Shall I be frighted when a madman stares?

Cas. Must I endure all this?

Bru. All this! aye, more. Fret till your proud heart


Go tell your slaves how choleric you are,

And make your bondmen tremble. Must I budge?
Must I observe you? Must I stand and crouch
Under your testy humour? Be assured,
You shall digest the venom of your spleen,
Though it do split you; for, from this day forth,
I'll use you for my mirth, yea, for my laughter,
When you are waspish.

Cas. Is it come to this?

Bru. You say you are a better soldier:
Let it appear so; make your vaunting true,
And it shall please me well. For my own part,

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I shall be glad to learn of noble men.

Cas. You wrong me every way! you wrong me, Brutus; I said an elder soldier, not a better: Did I say a better?

Bru. If you did, I care not.

Cas. When Cæsar liv'd he durst not thus have mov'd me.
Bru. Peace, peace, you durst not so have tempted him.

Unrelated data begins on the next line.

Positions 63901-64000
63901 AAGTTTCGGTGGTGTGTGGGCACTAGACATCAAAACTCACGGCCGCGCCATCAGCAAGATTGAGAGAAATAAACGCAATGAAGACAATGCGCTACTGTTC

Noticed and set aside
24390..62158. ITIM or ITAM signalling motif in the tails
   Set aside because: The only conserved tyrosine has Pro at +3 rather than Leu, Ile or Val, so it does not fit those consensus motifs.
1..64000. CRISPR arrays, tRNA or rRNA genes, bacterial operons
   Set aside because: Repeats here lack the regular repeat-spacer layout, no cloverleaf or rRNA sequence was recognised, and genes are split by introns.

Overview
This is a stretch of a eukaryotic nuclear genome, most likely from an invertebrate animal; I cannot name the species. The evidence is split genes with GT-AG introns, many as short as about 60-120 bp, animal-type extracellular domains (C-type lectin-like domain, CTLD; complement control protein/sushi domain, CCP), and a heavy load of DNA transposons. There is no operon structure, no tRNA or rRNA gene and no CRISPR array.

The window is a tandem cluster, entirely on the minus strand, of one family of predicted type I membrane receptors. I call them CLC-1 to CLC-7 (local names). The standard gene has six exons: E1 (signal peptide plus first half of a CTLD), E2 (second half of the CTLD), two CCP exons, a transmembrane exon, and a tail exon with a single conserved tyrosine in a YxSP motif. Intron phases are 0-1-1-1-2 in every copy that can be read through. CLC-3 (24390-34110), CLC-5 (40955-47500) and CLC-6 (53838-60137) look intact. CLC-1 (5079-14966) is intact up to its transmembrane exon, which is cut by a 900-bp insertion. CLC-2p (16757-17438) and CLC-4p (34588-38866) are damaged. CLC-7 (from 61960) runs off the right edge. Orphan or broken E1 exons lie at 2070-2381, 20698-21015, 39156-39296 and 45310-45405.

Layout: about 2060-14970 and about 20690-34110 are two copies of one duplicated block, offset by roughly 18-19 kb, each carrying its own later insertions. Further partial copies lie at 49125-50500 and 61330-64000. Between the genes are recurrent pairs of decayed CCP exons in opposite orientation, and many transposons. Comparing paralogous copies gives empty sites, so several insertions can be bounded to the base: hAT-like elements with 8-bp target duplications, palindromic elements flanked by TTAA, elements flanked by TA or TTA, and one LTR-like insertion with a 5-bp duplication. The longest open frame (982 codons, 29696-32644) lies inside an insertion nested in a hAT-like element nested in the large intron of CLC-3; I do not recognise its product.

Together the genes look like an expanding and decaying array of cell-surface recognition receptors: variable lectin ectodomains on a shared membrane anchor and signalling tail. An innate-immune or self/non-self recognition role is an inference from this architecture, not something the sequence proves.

Cas.. I durst not? :

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Bru. No.

Cas. What, durst not tempt him!

Bru. For your life you durst not.

Cas. Do not presume too much upon my love;


may do what I shall be sorry for.
Bru. You have done what you
There is no terror, Cassius, in your threats;
For I am armed so strong in honesty,
That they pass by me, as the idle wind,
Which I respect not. I did send to you
For certain sums of gold, which you deny'd me;
For I can raise no money by vile means.

-I had rather coin my heart,

should be sorry for.

And drop my blood for drachmas, than to wring
From the hard hand of peasants their vile trash,
By any indirection. I did send

To you for gold to pay my legions,

Which you denied me; was that done like, Cassius?
Should I have answered Caius Cassius so?

When Marcus Brutus grows so covetous,
To lock such rascal counters from his friends,
Be ready, gods, with all your thunderbolts,
Dash him to pieces.

Cas. I deny'd you not.

Bru. You did.

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Cas. I did not; he was but a fool

That brought my answer back. Brutus hath riv'd my heart; A friend should bear a friend's infirmities;